One of the biggest challenges was deciding among ways to organize the description of the world. On the one hand, I could have created a descriptive language for the structure of the world, and written an interpreter to read the description and build the in-memory structures on which the game would run. This would have been a fairly large effort, and would have required me to formalize all of the structures that could have appeared in a world. It also would have meant a longer delay before I had something that Nat could actually use. On the other hand, I could have simply used Python statements to construct the structures directly. This would have been tedious and error-prone.
As a handy middle ground, I used Python statements to build the world, but made heavy use of utility functions and classes to provide short-cuts for common structures. For example, my images are all stored in directories named by date, and I would have had to enter an image filename for each node. The ImgShortcut class made this simple. Defining the __call__ method allowed me to play with the syntax of Python to get the effect I wanted:
class ImgShortcut: def __init__(self, fmt): self.fmt = fmt def __call__(self, arg): return self.fmt % (arg) nov4 = ImgShortcut(r'C:\img\vol3\20011104\dscf%04d.jpg') nov10 = ImgShortcut(r'C:\img\vol3\20011110\dscf%04d.jpg') >>> print nov4(17) c:\img\vol3\20011104\dscf0017.jpg
As another example, many spots in the world shared the same four-node structure: one for the north view, one for the west view, and so on. Using Python's keyword argument syntax, I was able to write a function to build this common spot type:
def nesw(name, **data): """ Make four nodes for n, e, w, s from a location. Keys: images: ni, ei, wi, si. destinations: n, e, w, s. """ # (code omitted)
The first argument is the base name for the new nodes (the node names are made by appending ":n", ":w", etc). The remaining arguments are specified by keyword: ni is the image name for the north node, n is the node to the north; wi is the image for the west node, w is the node to the west, and so on. Now I can make a spot with a simple short-hand syntax:
nesw('front43', ni = nov4(17), ei = nov4(18), e = 'allerton_hawthorne:e', si = nov10(381), s = 'hall:s', wi = nov4(16), w = 'markliesl:w' )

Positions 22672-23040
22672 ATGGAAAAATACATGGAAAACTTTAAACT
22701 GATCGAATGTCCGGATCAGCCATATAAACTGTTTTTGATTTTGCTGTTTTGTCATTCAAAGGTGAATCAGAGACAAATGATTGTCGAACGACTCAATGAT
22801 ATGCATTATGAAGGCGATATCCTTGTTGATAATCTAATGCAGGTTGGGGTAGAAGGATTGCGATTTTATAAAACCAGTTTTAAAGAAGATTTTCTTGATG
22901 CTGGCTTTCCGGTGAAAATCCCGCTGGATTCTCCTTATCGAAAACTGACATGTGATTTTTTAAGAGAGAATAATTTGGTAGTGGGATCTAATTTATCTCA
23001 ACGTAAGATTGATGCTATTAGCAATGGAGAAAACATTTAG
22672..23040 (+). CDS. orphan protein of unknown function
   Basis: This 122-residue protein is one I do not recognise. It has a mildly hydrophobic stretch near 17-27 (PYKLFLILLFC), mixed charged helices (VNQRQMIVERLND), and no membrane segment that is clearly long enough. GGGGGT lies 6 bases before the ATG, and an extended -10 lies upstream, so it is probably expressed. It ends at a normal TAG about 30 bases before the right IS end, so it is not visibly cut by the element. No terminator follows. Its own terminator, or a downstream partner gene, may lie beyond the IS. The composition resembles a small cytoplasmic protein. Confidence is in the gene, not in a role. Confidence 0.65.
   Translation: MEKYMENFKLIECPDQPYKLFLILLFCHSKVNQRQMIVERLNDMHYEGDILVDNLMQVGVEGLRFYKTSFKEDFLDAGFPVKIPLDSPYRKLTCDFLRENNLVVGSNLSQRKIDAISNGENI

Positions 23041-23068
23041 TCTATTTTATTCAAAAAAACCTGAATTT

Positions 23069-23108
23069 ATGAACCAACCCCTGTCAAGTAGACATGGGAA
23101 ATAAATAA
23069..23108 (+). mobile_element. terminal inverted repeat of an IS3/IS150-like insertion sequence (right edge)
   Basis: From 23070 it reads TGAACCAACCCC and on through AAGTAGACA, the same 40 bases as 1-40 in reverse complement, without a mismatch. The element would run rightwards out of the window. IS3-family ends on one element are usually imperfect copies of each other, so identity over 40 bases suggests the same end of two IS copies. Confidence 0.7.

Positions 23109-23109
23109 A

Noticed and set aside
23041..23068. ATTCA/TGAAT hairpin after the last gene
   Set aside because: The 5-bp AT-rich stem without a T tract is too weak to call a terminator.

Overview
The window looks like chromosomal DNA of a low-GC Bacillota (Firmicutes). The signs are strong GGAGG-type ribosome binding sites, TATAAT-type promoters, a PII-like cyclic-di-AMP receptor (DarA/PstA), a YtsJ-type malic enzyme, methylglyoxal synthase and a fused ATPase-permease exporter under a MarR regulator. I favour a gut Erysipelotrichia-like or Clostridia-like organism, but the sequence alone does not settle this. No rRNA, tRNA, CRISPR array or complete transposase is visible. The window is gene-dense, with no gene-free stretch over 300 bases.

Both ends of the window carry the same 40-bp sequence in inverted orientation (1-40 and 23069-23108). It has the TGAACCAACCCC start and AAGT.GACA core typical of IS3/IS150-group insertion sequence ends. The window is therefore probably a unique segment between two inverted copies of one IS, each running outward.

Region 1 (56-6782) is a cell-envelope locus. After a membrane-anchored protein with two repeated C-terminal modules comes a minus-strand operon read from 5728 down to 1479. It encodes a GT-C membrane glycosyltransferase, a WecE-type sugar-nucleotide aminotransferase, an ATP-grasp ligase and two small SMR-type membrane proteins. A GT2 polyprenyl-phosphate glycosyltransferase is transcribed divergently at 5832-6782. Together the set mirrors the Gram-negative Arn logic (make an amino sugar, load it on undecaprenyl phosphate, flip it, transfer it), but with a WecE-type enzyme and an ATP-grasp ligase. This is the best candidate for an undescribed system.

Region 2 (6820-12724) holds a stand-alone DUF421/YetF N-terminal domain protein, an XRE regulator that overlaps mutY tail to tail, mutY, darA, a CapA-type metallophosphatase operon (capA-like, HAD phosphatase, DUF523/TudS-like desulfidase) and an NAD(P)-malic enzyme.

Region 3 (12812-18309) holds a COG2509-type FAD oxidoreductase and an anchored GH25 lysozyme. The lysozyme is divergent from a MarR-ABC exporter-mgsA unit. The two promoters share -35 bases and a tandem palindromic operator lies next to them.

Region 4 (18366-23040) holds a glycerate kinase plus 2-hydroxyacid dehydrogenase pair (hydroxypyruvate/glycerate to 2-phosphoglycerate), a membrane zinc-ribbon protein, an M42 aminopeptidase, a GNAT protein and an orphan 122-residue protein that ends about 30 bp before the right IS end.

Because of the keyword syntax, I can omit arguments that don't apply for the particular spot. Now I have an almost declarative syntax that is handy for creating common structures, but without having to write an interpreter for a new mini-language. And if I have an unusual case that needs full Python, it is available to me.
The world and the program to support it grew in parallel. As I came up with new ideas for structures for spots, I would write new utility functions like nesw() to create them easily. I could watch Nat play the game, see what he wanted it to do, and add features quickly. Many of Python's features (interpreted code, object orientation, garbage collection, lists and dictionaries) supported this rapid turn-around.
The Node class was extended and subclassed to create new types of nodes. For example, I added a MenuNode subclass to handle on-screen menus of destinations. This allowed clicking on the car, then choosing where you want to drive. Transitions between nodes were added to make the effect more pleasing. Clicking on the stereo produced a menu of songs to play (via pygame, of course).
At this point, the total size of the source is about 1400 lines of code, plus 1300 lines describing the world, which is currently over 1500 nodes.
When I show Nat's World to friends, they always talk about how great it would be if I could make something like it possible for other people. I've thought about writing a WorldBuilder application. It would let a non-technical person use a GUI to browse images, and connect them into a world of nodes. It would be a nice project to build, and an even nicer one to have since I could use it myself to extend Nat's World. I don't know if I'll ever have the time and focus to build such a thing in my spare time, but if I did, I know Python would be the tool for the job.